Bank Officers and Bank Customer Charged with Wire Fraud and Making a False Loan Application
ROCKFORD — Two bank officers and a bank customer were charged Tuesday by a federal grand jury in Rockford with fraud and falsifying statements to the Small Business Administration, an agency of the United States.
RYAN COLE, 45, of Garland, Tex., JAMES GRABER, 57, of Rockton, Ill., and KRISTIN KING, 44, of South Beloit, Ill., were charged with wire fraud in connection with a loan application made to the SBA. Cole was also charged with two counts of making false statements to the SBA on a loan application. Graber and King were each charged with one count of making false statements to the SBA on a loan application.
As charged in the indictment, the SBA provides financial assistance to small businesses, in part, through loan guarantees to local banks. If the SBA approves a loan, it guarantees the lender that if the borrower defaults the SBA will repay part of the loan, thereby transferring the risk of borrower non-payment from the bank to the SBA, up to the amount of the guaranty. The local bank must disclose to the SBA whether the loan will reduce the exposure of the bank, disclose if the loan will be used to repay a debt already due to the bank, and disclose any relationships between the small business, its associates, and the lender.
According to the indictment, SunLee Development owned a commercial building at 4001 North Perryville Rd., in Loves Park, Ill. SunLee had three loans totaling more than $3 million at a local bank where Graber was employed as a Vice President and King was employed as a Vice President and Government Guaranteed Lending Specialist. Cole, a member of SunLee, was a guarantor of the three loans in the event of a default. SunLee was constantly behind on making its loan payments to the bank because tenants at 4001 North Perryville were not paying their rent.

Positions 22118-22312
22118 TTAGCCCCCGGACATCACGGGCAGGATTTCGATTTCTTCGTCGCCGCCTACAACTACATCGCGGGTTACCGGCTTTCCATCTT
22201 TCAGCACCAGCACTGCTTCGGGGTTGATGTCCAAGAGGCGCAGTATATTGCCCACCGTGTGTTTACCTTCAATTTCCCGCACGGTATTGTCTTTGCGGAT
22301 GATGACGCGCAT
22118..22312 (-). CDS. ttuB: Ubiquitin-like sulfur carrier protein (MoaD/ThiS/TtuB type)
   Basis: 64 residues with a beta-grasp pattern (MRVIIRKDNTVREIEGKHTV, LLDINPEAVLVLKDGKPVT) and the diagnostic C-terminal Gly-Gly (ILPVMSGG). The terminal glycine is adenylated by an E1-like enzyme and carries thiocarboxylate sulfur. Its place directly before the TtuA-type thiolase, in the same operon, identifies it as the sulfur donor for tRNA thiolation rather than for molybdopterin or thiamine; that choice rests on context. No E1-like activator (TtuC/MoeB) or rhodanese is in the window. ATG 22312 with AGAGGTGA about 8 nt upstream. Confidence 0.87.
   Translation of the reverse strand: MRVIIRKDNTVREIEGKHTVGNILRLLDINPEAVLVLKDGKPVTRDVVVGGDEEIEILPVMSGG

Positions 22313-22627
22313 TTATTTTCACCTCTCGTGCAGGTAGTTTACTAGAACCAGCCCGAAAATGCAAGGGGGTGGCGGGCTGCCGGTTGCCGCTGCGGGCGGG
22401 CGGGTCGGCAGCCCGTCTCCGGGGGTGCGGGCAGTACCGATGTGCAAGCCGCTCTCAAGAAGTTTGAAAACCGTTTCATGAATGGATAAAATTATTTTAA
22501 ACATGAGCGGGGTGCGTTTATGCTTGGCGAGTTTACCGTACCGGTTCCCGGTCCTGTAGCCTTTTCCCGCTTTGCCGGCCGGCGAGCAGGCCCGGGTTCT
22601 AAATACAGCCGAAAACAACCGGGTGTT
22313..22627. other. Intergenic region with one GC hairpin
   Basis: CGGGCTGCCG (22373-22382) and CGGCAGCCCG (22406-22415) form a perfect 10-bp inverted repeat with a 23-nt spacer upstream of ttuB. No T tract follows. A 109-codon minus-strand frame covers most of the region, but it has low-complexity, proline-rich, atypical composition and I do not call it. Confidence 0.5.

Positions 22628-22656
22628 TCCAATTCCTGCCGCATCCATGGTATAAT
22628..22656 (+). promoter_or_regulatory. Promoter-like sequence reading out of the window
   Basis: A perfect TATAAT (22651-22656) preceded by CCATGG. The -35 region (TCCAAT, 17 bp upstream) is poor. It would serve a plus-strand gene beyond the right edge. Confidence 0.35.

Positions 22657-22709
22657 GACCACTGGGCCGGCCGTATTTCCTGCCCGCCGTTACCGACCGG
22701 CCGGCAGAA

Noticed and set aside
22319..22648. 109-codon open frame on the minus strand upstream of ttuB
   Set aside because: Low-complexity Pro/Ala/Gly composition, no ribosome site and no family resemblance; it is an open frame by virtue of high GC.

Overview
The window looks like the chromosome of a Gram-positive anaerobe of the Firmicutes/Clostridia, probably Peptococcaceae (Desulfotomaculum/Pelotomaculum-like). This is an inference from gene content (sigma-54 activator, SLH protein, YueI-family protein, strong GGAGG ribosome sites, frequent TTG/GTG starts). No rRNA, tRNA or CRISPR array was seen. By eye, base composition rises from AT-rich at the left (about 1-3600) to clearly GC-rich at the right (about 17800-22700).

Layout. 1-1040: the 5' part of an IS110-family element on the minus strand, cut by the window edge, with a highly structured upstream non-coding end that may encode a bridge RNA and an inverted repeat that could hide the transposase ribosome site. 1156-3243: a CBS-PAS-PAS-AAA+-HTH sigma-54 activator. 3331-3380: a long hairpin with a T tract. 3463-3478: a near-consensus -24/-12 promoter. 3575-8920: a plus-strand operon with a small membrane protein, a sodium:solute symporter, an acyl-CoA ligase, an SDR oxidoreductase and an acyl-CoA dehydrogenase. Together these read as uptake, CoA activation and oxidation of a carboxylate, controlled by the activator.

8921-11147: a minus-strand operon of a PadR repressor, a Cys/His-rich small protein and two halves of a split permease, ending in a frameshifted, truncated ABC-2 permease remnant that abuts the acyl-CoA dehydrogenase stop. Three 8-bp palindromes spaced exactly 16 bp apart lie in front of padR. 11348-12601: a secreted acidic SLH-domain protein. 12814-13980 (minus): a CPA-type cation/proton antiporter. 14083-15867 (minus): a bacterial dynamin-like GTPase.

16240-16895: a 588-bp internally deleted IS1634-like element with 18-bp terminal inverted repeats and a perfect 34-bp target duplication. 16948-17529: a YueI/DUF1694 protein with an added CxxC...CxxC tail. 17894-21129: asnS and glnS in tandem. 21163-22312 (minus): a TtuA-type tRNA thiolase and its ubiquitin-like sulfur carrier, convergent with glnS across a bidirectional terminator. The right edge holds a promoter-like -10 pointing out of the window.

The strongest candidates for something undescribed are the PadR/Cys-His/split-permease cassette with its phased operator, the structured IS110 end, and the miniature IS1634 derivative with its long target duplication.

The indictment alleges that Cole organized a group of the tenants at 4001 North Perryville to apply for an SBA guaranteed loan and to purchase the building from SunLee. The group of tenants and Cole became known as the Perryville Investment Group. The indictment alleges that on March 16, 2012, Cole, Graber and King submitted a $3,980,000 loan application to the SBA for the Perryville Investment Group that contained false statements and concealed material facts. Shortly after closing, the Perryville Investment Group had trouble making payments on the SBA loan and ultimately defaulted on the SBA loan.
Each count of wire fraud and making false statements and concealing material facts to the SBA carries a maximum penalty of up to 30 years in prison, a fine of up to $1 million, and restitution. If convicted, the Court must impose a reasonable sentence under federal sentencing statutes and the advisory United States Sentencing Guidelines. Graber and King are scheduled to appear for arraignment on May 12, 2017, at 2:00 p.m. in federal court in Rockford, before U.S. Magistrate Iain D. Johnston. Cole’s arraignment date has yet to be set.
The public is reminded that an indictment contains only charges and is not evidence of guilt. The defendants are presumed to be innocent and are entitled to a fair trial at which the government has the burden of proving guilt beyond a reasonable doubt.
The indictment was announced by Joel R. Levin, Acting United States Attorney for the Northern District of Illinois; Lawrence Valett, Associate Inspector General of Investigations for the Federal Reserve Board - Office of Inspector General; and Talmadge Gaylor, Special Agent-in-Charge of the Central Regional Office of the SBA - Office of Inspector General.
The government is represented by Assistant U.S. Attorney Scott R. Paccagnini.
Tags: Financial Fraud